On more than just local government

Friday, October 01, 2004

Finally, some real electoral reform

The redistricting of Legislative seats following the 2000 census was a demonstration of how far political parties will go to protect themselves and to demonstrate their disdain for the general public.

In California, redistricting is done by the Legislature and, with the approval of the Governor, creates the legislative map for the next ten years. With both the Legislature and the governorship in the hands of the Democrats in 2000, the Republicans had two choices to have any kind of say in the process. They could sue once the maps were released, or they could negotiate a plan in which all their present seats (and incumbents) were protected.

They chose the latter. The result of this has been the creation of primarily one party districts throughout the state. With this single party focus, the real election every two years occurs in the primary and not in November. Under present law, in primaries only party members can vote and turnout is usually low. Thus, the party faithful, usually more radical than the population as a whole, selects your representatives, not you.

On your November ballot are two propositions dealing with this, but only one represents real reform. Proposition 62 enables every voter, no matter what party they belong to, to vote for any candidate they wish. The top two vote getters in the primary will then face each other in the general election, no matter what party they come from. For example, two Republicans, one more moderate, one more conservative, or two Democrats, one more moderate and one more liberal, can face off in November, giving the voters a real choice rather than a rubber stamp.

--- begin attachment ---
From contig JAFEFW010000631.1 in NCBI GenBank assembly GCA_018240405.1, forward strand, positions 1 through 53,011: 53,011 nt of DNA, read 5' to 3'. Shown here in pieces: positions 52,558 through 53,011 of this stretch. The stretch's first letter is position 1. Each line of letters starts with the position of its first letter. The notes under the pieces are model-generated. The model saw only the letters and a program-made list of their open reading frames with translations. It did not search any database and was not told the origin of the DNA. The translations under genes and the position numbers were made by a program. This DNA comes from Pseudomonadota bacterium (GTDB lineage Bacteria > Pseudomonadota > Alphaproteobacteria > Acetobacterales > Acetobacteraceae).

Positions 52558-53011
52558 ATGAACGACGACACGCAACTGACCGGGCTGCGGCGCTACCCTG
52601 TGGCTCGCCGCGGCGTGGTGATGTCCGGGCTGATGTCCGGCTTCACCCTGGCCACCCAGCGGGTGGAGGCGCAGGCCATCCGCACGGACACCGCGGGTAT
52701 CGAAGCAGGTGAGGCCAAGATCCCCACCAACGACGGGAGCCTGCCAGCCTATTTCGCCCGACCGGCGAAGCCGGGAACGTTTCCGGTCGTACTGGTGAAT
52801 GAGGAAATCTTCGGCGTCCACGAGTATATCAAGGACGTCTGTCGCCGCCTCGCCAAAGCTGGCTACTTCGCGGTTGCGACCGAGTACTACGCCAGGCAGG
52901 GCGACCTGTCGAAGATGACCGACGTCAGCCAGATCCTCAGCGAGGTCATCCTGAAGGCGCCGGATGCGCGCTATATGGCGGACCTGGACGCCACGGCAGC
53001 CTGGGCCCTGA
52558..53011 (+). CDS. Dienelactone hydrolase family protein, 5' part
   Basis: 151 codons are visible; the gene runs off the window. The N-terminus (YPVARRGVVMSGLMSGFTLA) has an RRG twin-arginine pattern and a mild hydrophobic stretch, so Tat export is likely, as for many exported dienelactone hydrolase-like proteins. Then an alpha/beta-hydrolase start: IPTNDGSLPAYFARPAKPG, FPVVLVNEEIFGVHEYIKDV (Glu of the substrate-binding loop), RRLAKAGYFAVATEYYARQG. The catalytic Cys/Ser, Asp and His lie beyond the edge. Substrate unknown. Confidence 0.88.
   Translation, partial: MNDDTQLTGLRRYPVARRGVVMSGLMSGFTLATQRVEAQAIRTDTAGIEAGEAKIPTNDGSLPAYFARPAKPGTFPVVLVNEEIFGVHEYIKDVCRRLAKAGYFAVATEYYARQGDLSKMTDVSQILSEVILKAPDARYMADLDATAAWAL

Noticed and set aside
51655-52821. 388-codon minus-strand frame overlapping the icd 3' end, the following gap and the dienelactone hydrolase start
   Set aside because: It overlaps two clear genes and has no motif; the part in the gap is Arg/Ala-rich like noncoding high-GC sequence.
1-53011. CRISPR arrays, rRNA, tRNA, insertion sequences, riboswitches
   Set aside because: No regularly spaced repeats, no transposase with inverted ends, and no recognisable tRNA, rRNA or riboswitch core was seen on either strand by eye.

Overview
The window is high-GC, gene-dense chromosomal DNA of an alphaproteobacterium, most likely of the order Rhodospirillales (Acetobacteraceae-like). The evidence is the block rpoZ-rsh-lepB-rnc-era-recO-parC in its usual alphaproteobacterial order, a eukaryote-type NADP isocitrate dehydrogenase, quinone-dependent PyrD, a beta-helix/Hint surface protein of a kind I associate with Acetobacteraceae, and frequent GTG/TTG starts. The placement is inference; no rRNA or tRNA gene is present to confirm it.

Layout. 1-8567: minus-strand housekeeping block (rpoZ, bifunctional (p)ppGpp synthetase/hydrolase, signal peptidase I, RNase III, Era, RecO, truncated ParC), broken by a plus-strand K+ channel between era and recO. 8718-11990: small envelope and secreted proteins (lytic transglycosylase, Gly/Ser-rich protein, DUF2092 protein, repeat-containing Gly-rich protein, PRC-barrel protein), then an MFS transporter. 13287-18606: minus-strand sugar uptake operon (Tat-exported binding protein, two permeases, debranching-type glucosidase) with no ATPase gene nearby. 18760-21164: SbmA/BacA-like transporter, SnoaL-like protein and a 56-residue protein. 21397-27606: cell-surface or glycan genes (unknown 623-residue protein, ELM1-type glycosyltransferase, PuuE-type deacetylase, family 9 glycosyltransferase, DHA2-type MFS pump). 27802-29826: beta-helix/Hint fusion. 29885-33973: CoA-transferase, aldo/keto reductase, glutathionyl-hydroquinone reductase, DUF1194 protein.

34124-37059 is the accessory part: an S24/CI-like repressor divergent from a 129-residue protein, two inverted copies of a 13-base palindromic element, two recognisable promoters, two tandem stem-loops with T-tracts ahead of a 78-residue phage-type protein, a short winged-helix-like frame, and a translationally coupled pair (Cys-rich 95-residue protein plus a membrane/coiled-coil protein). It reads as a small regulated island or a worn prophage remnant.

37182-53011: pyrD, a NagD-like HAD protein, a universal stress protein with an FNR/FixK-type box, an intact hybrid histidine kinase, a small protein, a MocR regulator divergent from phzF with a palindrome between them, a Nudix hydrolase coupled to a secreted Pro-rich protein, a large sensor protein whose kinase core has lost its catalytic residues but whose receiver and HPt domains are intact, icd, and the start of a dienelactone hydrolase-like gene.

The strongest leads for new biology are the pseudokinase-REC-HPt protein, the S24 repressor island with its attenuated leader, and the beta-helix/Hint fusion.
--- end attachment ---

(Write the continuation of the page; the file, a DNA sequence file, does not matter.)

This system has been in use for years in many cities and counties throughout California as well as in other states across the country. It has worked extremely well in bringing more moderate voices to legislative bodies. These voices are often silenced by the party-controlled primary system where extremism more likely prevails.

Proposition 60, placed on the ballot by the Legislature at the behest of the two major political parties, is a cynical means by which this status quo is maintained. It requires that, no matter how few votes they get in a primary, a member of every party is placed on the November ballot. In fact, the only reason this item is on the ballot is to confuse voters, since the process listed in the initiative is the same as already exists. No initiative was necessary to implement this system.

However, if both initiatives win and Proposition 60 gets more votes than 62, then the status quo is maintained.

With so many people becoming more and more fed up with the necessity of having to choose among the “lesser of two evils” every November, wouldn’t it be refreshing to actually have a choice you could vote for rather than against? Proposition 62 will lead us in that direction. Give it your consideration.